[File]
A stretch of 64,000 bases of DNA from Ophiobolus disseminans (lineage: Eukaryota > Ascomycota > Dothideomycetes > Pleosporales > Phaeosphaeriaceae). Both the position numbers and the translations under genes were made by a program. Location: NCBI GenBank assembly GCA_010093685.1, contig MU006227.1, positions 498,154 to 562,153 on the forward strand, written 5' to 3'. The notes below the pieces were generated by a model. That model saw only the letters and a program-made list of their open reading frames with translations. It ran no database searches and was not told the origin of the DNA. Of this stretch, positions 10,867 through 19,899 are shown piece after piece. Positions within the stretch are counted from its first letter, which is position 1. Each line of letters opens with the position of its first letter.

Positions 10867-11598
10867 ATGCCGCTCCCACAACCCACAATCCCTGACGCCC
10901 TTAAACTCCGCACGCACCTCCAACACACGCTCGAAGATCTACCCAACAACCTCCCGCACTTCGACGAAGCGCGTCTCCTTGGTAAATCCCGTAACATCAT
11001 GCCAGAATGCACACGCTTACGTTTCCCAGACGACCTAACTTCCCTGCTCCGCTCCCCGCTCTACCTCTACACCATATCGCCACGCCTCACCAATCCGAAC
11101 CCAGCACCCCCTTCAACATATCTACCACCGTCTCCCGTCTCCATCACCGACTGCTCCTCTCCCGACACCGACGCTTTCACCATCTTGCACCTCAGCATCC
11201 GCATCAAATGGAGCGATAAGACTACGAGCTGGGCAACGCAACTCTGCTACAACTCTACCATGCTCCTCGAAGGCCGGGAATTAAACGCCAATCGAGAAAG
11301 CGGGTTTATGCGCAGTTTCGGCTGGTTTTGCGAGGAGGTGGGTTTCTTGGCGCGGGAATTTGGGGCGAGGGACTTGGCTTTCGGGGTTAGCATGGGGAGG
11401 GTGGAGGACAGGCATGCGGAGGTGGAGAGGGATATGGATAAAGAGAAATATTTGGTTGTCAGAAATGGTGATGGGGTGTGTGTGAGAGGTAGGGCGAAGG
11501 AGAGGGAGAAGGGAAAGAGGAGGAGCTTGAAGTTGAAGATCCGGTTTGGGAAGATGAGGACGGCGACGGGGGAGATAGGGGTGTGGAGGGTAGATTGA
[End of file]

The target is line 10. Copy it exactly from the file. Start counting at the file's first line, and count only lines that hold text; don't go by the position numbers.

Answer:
11501 AGAGGGAGAAGGGAAAGAGGAGGAGCTTGAAGTTGAAGATCCGGTTTGGGAAGATGAGGACGGCGACGGGGGAGATAGGGGTGTGGAGGGTAGATTGA